Lube 101 Definitions

Myrrh

The resin of Commiphora trees. Myrrh is powerfully aromatic, and it is commonly used as an antiseptic. It also acts as a natural painkiller by affecting how the brain perceives pain. Myrrh can also effectively treat minor skin irritation.

Some lubricants use myrrh for its analgesic (painkilling) properties. It may also support the skin’s natural healing abilities, and it is included in some lubes and cosmetics for this reason.

While myrrh is typically safe in small doses, it can cause skin rashes in some cases. It is not safe for pregnant women, as it can cause uterine contractions. People who take medications for skin conditions, diabetes, and heart problems should speak with their physicians before using products with myrrh.

Maca

The root vegetable of the Lepidium meyenii plant. It is thought to act as an aphrodisiac; some small-scale studies support this claim. It has been shown to increase libido in men, and it may have a positive effect on semen quality and sperm mobility.

When used as a lubricant ingredient or as an herbal supplement, maca is very safe. It is a non-irritating ingredient, although users with conifer allergies should avoid lubricants with maca root.

Mint

A family of plants including peppermint, spearmint, pennyroyal, and more than 100 other distinct species. Mint plants are known for their strong, fresh taste. When mint extracts are used in personal lubricants, they can create an intense tingling sensation along with a cooling or warming effect.

Lube manufacturers use various types of mint and menthol (the flavorable compound in mint) as sexual enhancement ingredients. Mint is said to increase sensitivity and allow men to control their orgasms; it can also create pleasurable sensations for both partners, and it is fairly safe. People with salicylate allergies should not use products with mint or menthol.

Muira Puama

Two species of South American plants known for their effect on libido. Muira puama is included in some sexual enhancement products, including personal lubricants.

Traditionally, the bark of the muira puama is used as an aphrodisiac, but lubricant manufacturers often use an extracted form of the plant in order to maximize the potential effect. Muira Puama is a safe ingredient, but may cause mild side effects such as topical irritation and anxiety in some users.

Methosulfate

An ingredient used in some creams and thicker lubricants. Methosulfate acts as an emulsifier, stabilizing the texture of products that contain both oil and water.

The term “methosulfate” refers to a class of substances. The most common methosulfate used in lubricants and cosmetics is behentrimonium methosulfate, a mild ingredient that rarely causes negative reactions. It is also commonly used in hair conditioners and shaving products.

Methyl Cellulose

A compound derived from cellulose, which is produced naturally by many plants and animals.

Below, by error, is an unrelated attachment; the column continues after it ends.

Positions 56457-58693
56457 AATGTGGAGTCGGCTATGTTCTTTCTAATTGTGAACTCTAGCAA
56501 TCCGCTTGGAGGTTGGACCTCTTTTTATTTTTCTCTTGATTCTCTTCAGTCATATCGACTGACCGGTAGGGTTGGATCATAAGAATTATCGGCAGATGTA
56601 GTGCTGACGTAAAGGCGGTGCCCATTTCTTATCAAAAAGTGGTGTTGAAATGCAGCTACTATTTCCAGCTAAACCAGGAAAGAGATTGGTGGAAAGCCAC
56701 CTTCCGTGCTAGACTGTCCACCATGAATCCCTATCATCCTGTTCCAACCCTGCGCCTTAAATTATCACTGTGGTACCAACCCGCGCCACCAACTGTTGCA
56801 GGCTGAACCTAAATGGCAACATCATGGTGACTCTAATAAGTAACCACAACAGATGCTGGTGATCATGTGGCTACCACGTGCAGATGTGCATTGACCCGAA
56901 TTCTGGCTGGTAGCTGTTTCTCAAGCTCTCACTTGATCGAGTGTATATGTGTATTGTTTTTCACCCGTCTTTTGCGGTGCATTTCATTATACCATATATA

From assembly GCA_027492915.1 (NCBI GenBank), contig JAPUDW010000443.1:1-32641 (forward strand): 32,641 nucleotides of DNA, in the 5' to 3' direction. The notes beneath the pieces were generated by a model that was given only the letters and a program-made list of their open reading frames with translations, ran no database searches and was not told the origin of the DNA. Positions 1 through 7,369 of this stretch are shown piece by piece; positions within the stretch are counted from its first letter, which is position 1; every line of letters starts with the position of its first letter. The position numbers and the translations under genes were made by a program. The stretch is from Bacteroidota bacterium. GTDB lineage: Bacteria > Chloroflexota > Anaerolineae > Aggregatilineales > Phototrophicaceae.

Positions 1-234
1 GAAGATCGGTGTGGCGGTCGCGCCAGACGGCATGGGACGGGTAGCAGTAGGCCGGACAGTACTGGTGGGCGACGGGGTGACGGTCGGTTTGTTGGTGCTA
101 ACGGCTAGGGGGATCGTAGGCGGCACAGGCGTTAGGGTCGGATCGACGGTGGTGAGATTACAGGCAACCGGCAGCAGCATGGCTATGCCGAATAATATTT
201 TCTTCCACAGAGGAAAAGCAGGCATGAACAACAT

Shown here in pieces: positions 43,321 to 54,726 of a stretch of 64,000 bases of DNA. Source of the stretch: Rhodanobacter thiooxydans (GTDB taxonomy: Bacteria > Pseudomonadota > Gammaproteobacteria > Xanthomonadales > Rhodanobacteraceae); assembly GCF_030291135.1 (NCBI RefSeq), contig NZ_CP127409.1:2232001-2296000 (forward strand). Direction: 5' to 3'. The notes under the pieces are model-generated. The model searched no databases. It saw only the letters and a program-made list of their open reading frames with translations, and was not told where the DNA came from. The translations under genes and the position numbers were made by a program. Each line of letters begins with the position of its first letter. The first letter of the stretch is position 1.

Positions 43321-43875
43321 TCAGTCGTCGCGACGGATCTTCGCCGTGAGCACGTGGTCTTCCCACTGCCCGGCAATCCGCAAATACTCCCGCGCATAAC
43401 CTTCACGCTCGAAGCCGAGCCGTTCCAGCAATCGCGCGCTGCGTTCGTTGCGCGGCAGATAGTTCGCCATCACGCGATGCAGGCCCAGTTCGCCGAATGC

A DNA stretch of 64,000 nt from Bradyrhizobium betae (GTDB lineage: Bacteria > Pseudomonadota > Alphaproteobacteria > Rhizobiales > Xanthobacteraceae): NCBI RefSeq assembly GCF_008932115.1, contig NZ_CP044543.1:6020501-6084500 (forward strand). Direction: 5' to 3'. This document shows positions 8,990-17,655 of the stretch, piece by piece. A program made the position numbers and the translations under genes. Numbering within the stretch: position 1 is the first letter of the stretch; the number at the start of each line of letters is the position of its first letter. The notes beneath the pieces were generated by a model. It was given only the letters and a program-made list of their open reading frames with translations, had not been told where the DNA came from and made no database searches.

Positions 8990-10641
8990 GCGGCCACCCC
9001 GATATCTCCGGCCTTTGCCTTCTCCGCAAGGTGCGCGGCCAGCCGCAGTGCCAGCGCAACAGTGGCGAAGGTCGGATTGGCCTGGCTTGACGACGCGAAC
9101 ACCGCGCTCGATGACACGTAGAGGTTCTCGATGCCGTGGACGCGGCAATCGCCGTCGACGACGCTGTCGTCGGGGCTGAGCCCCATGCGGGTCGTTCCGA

Methyl cellulose is an effective thickening agent. In its raw form, it is a white powder, which can be added to lubricants, cosmetics, and other products to improve viscosity. It is considered a safe ingredient, as it is hypoallergenic and non-toxic. Humans can safely ingest methyl cellulose, although it is not digestible.

Some lubricants use methyl cellulose as a main ingredient, but it is often used as an emulsifier (meaning that it prevents two liquids from separating).

Microflora

A complex, interconnected system of bacteria. In a sexual health context, microflora usually refers to bacteria and other microorganisms in the vagina. This includes bacteria such as lactobacillus and fungi such as Candida albicans (the species that causes yeast infections).

Vaginal flora naturally limits potentially dangerous bacteria and fungi, which keeps the female body clean and healthy. Some lubricant and douche ingredients can affect microflora, increasing the chances of a yeast infection or a bacterial overgrowth; however, most commercial lubricants are completely safe for vaginal use.

Menopause

The biological phase that occurs when a woman stops menstruating. Menopause usually occurs between 45-50, and is marked by an increase in testosterone production and a decrease in estrogen production. This can cause a range of symptoms including insomnia, irregular periods, headaches and hot flashes.

Menopause can also cause vaginal dryness, and many post-menopausal women use over-the-counter personal lubricants for this reason. Some women also experience changes in sex drive during (and after) menopause.

Menthol

Menthol is a concentration of oils derived from peppermint and other types of mint. It can also be made synthetically.

In personal lubricants, menthol serves several functions. It creates a tingling, cooling sensation when applied to the skin, and lubes with menthol are often marketed as sexual enhancers. Menthol can also act as a mild anesthetic. It is a safe substance, but people with mint allergies should avoid lubricants that use organic or synthesized menthol.

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Potassium Alum

Potassium Alum is an astringent and induces a tightening or tingling sensation of the skin. Potassium Alum is an active ingredient in many vaginal tighteners.

Lube 101 Definitions